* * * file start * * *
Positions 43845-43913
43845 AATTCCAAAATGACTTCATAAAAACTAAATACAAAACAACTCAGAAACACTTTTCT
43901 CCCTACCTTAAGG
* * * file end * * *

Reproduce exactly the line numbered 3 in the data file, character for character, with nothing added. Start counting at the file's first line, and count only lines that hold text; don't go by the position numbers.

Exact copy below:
43901 CCCTACCTTAAGG